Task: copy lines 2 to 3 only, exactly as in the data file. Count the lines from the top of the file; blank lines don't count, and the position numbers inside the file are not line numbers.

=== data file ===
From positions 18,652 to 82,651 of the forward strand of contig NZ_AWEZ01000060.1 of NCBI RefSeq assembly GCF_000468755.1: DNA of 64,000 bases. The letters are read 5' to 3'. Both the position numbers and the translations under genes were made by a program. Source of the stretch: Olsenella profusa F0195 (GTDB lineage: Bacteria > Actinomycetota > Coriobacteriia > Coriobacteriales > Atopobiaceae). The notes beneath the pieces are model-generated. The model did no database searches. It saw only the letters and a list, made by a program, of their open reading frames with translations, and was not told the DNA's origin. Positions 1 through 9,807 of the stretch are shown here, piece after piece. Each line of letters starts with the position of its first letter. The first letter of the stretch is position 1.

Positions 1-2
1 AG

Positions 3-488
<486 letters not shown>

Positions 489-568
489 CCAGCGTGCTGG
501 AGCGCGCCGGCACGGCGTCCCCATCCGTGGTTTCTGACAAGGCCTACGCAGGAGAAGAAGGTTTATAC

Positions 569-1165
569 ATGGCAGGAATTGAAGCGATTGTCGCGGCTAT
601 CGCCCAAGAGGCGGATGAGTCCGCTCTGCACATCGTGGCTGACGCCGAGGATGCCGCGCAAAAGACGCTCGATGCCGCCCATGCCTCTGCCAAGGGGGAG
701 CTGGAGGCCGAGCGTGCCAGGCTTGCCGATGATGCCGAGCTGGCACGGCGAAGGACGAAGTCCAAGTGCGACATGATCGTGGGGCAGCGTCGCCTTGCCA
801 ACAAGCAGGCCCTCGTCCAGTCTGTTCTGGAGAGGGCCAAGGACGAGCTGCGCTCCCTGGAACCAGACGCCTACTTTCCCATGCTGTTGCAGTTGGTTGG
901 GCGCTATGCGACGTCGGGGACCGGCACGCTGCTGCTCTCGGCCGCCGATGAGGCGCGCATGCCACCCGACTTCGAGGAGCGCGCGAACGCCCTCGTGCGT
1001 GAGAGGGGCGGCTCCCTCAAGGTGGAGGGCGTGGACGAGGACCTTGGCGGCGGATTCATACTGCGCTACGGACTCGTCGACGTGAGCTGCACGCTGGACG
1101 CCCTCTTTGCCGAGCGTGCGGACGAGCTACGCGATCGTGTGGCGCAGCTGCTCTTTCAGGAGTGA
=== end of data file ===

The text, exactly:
Positions 1-2
1 AG